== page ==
My youngest son just turned seven. Watching him play with his birthday Lego, it dawned on me that he has reached my memory lifetime, that is, the age from which I have distinct memories. It was also the age I vividly remember writing my first story.
It was about a little girl who wished for a pair of red shoes. She pestered her mother until her wish came true. Against all her mother’s warnings, she wore the red shoes to go exploring. One shoe got stuck in a muddy puddle and was lost. Slowly, the shoe disintegrated, becoming part of the soil, where it nurtured a lush patch of grass . Along came a cow that ate the grass, and was subsequently killed and her hide turned into a pair of red leather shoes. Strange story for a seven-year-old, but with a satisfyingly circular pattern, and, most importantly, based in fact. Yes, I was the naughty child who’d lost her red shoe.
A baby learns that if you smile at your parent just so, you elicit an instant response, or if you pull the cat’s whiskers, chance are you’ll get scratched. From birth, we build a narrative to make sense of the world around us, based on our interpretation of previous experience.
For a writer, consciously tapping into this memory bank is essential. Storytelling, at its heart, is a thing of memory. When I create a story, I delve into a scrap bag and pull out fragments of places I’ve been, weather I’ve experienced, and characters I’ve met. I stitch together a plot and blend it with sense memories to make it come alive—perhaps the salt and dead fish-laced air of a harbor, the heat shimmering off a city sidewalk, ripe with the scents of hotdogs and car fumes and drains, or the solo chorus of a lark rising high above a peat bog.
When my first grade son writes a story his default mode is a graphic novel: elaborately drawn settings and multiple characters with cryptic little speech bubbles. When prodded he will tell me the complicated and action packed plot. These stories are nothing like the ones I wrote at his age, mostly involving princesses and furry animals, but firmly based in recalled events.
I know that all children, given the right encouragement, will express themselves through art. As soon as my older children could hold a crayon, they spent many hours drawing—dragons, knights, princesses, superheroes. As a toddler, my seven-year-old who is more than a decade younger than his brother and sister, seemed reluctant to pick up art supplies. I didn’t push him. Then, at the age of four, the drawings started to trickle in from preschool—small, lavishly detailed scenes that required much explanation from him before I could grasp what they were about.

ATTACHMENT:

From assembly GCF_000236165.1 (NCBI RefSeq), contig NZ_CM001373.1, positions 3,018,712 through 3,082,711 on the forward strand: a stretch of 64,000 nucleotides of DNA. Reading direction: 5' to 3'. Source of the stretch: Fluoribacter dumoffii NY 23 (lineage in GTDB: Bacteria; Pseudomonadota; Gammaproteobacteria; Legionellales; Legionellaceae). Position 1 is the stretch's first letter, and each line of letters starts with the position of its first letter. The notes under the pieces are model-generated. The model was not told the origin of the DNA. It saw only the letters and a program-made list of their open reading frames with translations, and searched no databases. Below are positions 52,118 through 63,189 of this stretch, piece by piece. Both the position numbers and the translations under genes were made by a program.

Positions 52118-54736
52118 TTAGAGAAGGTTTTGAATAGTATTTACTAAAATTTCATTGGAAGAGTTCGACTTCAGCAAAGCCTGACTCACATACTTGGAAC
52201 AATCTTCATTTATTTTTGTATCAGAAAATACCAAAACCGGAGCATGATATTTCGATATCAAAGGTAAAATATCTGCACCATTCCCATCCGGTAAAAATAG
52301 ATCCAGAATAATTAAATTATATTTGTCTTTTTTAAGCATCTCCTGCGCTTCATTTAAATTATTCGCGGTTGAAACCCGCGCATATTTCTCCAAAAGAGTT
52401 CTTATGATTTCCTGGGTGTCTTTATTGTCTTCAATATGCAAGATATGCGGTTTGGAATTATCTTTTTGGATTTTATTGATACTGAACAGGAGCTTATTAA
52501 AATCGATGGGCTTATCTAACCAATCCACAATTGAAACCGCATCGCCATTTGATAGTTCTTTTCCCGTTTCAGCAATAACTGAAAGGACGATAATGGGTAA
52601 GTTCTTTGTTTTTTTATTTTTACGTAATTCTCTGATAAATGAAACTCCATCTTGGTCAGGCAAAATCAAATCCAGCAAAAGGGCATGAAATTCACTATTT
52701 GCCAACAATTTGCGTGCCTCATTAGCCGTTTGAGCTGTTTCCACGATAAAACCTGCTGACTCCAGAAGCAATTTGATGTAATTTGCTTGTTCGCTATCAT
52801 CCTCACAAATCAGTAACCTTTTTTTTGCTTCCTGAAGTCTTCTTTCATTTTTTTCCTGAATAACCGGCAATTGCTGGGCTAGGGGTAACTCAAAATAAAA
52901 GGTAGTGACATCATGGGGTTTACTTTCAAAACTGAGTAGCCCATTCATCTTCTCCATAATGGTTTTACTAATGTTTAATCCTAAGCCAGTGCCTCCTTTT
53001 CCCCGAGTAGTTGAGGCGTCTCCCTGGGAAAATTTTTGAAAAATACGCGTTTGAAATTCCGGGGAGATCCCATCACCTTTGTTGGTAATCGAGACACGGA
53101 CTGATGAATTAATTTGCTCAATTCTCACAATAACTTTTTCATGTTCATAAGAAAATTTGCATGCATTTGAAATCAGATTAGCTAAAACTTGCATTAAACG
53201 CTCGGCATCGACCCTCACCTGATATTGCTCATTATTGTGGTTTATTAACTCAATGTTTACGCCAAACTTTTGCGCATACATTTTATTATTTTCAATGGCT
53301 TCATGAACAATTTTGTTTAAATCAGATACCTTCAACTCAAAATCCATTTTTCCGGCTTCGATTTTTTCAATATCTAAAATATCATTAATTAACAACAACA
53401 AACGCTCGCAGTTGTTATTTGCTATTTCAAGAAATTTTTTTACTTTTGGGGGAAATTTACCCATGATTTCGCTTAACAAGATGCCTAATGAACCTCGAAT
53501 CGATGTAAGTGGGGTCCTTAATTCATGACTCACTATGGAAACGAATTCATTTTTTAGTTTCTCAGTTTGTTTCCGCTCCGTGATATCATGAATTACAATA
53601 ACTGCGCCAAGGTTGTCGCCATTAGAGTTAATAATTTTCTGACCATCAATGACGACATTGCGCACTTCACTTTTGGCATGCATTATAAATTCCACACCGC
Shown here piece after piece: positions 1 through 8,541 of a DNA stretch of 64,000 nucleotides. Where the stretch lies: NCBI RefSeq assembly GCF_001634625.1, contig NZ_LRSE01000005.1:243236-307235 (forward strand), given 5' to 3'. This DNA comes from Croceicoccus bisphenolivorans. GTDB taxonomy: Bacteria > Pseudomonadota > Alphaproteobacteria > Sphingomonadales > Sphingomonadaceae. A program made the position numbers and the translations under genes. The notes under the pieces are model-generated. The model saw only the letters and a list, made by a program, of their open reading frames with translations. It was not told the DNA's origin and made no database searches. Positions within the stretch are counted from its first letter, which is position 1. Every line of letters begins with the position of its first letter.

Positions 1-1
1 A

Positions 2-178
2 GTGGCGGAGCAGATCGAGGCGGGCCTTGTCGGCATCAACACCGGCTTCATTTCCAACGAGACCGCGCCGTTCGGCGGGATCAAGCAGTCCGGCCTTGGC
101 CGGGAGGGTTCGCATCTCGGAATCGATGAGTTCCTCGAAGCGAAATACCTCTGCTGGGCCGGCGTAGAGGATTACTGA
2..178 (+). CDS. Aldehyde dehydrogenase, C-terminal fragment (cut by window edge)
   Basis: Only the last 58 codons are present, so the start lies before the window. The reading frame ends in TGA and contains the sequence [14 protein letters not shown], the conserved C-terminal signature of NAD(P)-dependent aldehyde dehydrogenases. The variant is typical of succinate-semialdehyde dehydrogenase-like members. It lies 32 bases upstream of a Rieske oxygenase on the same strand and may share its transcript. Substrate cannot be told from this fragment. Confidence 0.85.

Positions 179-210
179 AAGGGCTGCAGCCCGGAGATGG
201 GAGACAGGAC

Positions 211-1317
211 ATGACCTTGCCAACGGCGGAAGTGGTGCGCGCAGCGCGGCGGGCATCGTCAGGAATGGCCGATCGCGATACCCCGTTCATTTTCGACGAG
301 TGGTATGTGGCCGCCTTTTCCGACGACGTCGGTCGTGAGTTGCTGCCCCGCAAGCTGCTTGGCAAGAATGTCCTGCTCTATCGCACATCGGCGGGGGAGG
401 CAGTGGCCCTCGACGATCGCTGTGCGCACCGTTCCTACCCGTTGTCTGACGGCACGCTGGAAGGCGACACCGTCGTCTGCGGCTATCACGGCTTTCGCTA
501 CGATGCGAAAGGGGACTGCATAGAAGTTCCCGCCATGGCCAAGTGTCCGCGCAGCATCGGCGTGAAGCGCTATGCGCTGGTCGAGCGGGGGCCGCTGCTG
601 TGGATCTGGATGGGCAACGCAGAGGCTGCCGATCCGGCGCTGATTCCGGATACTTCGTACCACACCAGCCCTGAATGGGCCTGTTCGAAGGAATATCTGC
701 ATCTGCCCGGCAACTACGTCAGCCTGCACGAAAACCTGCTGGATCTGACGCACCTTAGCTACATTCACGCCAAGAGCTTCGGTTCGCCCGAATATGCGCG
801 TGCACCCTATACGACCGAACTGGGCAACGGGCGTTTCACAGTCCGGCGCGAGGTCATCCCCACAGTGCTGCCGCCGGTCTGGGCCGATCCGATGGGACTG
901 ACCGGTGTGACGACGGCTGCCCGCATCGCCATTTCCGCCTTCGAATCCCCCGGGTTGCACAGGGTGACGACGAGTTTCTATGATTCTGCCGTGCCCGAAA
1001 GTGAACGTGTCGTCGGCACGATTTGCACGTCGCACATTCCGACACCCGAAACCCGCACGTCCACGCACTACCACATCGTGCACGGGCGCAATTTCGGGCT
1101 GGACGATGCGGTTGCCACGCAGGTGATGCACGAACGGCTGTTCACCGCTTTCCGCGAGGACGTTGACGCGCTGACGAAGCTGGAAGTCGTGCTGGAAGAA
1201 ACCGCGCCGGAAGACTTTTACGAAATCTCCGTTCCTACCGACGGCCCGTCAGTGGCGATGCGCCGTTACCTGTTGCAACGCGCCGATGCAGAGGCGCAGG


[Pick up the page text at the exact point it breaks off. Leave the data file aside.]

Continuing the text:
Observing him draw at home, I noticed an interesting thing. His drawings were “live action.” He was animating his fantasy world on the page. No wonder it had taken him a while to conceptualize how to do this. He is a 21st century storyteller.
Today, in our screen-centric era, kids move easily between the real world and game worlds, often, at least partially of their own making. These worlds can be so enticing that kids (and adults) feel as though you are present in that fantasy world.
I can’t help wondering what kind of storytellers this makes them? Many of their “memories” are constructed from these fantasy experiences, blended with reality. No doubt the next generation will write extraordinary works of fiction. They will create worlds that we would be hard pushed to conceive of. Storytellers of the mid 21st century will break old molds.
And yet, I believe that nothing can replace the scent of wood smoke on the air that instantly transports me to the moment of arrival at my grandmother’s house. Or the feel of slick pebbles underfoot and ice-cold water stinging my knees as I wade into a lake. Or the shame of facing my mother wearing one red shoe, and one muddy sock.
Well thought out, insightful, telling. Thanks for posting-
You’re welcome. Glad you enjoyed it.
Very true! Really good insights! Enjoyed reading this! Thanks!
Thanks for letting me know–always nice to get feedback.
Your welcome! Thanks for visiting my blog as well!
I never thought about that before, but you’re right. Kids’ drawings these days are influenced by tv and video games. Ours were influenced, possibly, by illustrations we saw in books (I’m thinking Misty of Chincoteague for me), and long ago, kids’ drawings would be influenced more by what they saw in the actual world. Is that your drawing at the end? So cute!
Yes, the world of books played a huge part in my childhood imagination. And yes, the last illustration is one of my doodles. Thanks!
Well, I love that doodle. It may inspire me to doodle something from my childhood and write about it. 🙂
Go for it!
Your use of text to images is as good as I’ve seen. Really enjoyed this piece (and your blog)!
Wow, that’s always great to hear. Thanks.
Maybe writing from outside recalled events is just from memories that have yet to happen.
Interesting thought! Thank you.
Really interesting, can I reblog this on my blog.
I meant for this one http://pearlz.wordpress.com 😉
Thanks, Pearl. Glad it struck a chord. Happy for you to reblog.
Thankyou. I will do so tomorrow 😉
So nice to connect with another part of the world. Got to love how blogging gives us all a window into countries and cultures far removed from our own.
and interestingly find how many common strands there are 😉
Reblogged this on Pearlz Dreaming.
Pearl, thank you very much. I’m honored to appear on your very interesting blog. I would recommend others to check it out.
Excellent post, made me think about writing, and I haven’t done THAT in awhile. Thanks for checking out my blog too!
Thanks! Glad you found the post thought provoking.